Israel in Britain – A brief Statement of the Evidences in Proof of the Israelitish Origin of the British Race, by Colonel Garnier, London (1890).

Britain01John Garnier was a Colonel in the Royal Engineers and a prominent member of the British Israelite movement, which believed that the British were the descendants of the ten lost tribes. This small book is in my library as a curiosity – providing perhaps, for its believers, a theological justification for the British Empire.

Britain02It is, of course, quite fanciful, but wouldn’t it be fun if the British really were the ten lost tribes?  Here are some extracts:

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One thought on “Israel in Britain – A brief Statement of the Evidences in Proof of the Israelitish Origin of the British Race, by Colonel Garnier, London (1890).

  1. An Interesting note. For more on this topic read Barbara Tuchman’s “Bible and Sword : England and Palestine from the Bronze Age to Balfour.”

    Author: Barbara W Tuchman
    Publisher: New York : New York University Press, 1956.
    Edition/Format: Print book : EnglishView all editions and formats
    Summary:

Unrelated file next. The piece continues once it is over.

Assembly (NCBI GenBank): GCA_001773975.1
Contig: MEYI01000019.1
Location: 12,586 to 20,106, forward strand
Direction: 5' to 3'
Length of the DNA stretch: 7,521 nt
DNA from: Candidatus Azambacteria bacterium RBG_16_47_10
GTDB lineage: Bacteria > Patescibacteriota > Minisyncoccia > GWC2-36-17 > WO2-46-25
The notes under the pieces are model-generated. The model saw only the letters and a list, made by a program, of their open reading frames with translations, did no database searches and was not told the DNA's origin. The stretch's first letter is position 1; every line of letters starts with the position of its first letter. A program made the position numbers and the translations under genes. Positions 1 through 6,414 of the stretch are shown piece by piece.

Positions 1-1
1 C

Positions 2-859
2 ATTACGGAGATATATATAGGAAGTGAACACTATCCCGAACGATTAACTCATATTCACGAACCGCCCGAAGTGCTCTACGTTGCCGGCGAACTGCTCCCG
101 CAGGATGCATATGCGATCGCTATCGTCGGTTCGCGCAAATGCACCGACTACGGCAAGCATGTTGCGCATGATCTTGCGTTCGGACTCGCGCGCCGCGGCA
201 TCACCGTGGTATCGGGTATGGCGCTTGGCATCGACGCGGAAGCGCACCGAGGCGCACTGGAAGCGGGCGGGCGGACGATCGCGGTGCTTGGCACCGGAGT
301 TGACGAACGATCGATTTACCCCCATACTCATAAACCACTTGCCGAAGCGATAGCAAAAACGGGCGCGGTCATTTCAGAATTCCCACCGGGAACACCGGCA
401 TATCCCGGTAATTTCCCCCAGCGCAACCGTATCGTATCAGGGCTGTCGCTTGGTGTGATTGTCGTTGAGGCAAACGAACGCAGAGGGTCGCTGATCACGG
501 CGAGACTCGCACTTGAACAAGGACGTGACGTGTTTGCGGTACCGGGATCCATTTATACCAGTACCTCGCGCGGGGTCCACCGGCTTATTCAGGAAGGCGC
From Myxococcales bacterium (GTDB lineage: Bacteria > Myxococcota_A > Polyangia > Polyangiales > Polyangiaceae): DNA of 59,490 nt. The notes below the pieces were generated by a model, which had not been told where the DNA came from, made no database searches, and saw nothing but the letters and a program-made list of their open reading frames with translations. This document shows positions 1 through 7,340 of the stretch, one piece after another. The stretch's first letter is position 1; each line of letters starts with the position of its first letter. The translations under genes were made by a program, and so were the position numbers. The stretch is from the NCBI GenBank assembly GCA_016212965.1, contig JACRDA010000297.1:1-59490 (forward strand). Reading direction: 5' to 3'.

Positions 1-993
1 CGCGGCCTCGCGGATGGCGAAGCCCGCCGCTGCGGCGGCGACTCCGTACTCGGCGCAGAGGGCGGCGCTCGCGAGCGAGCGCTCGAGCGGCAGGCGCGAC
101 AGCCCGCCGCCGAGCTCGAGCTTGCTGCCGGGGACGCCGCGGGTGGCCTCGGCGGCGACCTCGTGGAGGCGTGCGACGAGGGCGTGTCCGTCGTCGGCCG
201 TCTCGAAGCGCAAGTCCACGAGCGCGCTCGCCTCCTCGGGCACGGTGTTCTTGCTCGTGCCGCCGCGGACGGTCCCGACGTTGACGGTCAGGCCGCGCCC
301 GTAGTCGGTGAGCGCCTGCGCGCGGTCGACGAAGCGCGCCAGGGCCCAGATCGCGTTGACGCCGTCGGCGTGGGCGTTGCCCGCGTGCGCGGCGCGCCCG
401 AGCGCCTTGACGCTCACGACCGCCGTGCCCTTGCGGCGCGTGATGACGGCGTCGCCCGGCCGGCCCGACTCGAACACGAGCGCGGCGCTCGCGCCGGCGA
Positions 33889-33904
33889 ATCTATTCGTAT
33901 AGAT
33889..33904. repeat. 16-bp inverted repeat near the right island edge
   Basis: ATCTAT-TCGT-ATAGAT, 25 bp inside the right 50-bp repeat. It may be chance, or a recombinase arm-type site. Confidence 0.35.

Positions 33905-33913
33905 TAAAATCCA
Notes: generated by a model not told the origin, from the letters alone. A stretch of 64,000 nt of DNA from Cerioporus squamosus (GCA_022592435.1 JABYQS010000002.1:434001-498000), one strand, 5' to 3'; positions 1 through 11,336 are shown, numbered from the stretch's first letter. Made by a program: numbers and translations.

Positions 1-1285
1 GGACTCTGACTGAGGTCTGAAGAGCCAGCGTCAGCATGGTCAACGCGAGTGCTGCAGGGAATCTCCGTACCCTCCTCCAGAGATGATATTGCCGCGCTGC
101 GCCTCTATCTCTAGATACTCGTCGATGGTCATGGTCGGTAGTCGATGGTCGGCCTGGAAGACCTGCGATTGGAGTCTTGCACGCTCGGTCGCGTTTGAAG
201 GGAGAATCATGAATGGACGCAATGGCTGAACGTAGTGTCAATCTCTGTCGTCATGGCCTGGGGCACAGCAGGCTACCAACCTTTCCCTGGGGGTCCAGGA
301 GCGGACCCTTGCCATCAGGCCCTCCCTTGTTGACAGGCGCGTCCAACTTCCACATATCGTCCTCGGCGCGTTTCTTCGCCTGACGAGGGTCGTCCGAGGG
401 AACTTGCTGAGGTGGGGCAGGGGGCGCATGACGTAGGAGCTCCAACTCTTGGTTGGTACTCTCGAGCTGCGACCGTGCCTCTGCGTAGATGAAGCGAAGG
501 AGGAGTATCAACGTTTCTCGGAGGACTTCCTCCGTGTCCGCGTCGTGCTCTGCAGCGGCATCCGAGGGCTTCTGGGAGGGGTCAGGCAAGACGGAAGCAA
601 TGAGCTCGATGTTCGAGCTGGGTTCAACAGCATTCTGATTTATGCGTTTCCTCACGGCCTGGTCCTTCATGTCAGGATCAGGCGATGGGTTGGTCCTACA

“Latter-day history has been content to trace the origins of Britain’s Palestine Mandate, based on and incorporating the Balfour Declaration, to the exigencies of the post-World War I period. Barbara Tuchman, in this her first book, originally published in 1956, shows the Declaration and the Mandate to be the almost inevitable product of causes that go much farther back–causes that include a long sequence of gradually evolving motives, religious as well as political. A steady British advance toward the heart of the Middle East had been a historical fact long before Lord Milner observed that it was required by “the imperious necessity of acquiring defensible frontiers,” and even before Lord Peel, chairman of the most effective of seventeen Commissions of Inquiry, said of Palestine: “No other problem of our time is so deeply rooted in the past.” The inveterate spiritual importance of the Holy Land to England goes back into the misty ages of legend, continues into the centuries of pilgrimages and of the Crusades, and is implicit in the omnipervasive influence of the book that Thomas Huxley called his country’s national epic–the English Bible. This is a stirring piece of history, and Mrs. Tuchman tells it, with clarity and insight, in terms of its most vital incidents and personalities.”–Dust jacket of reprint edition.

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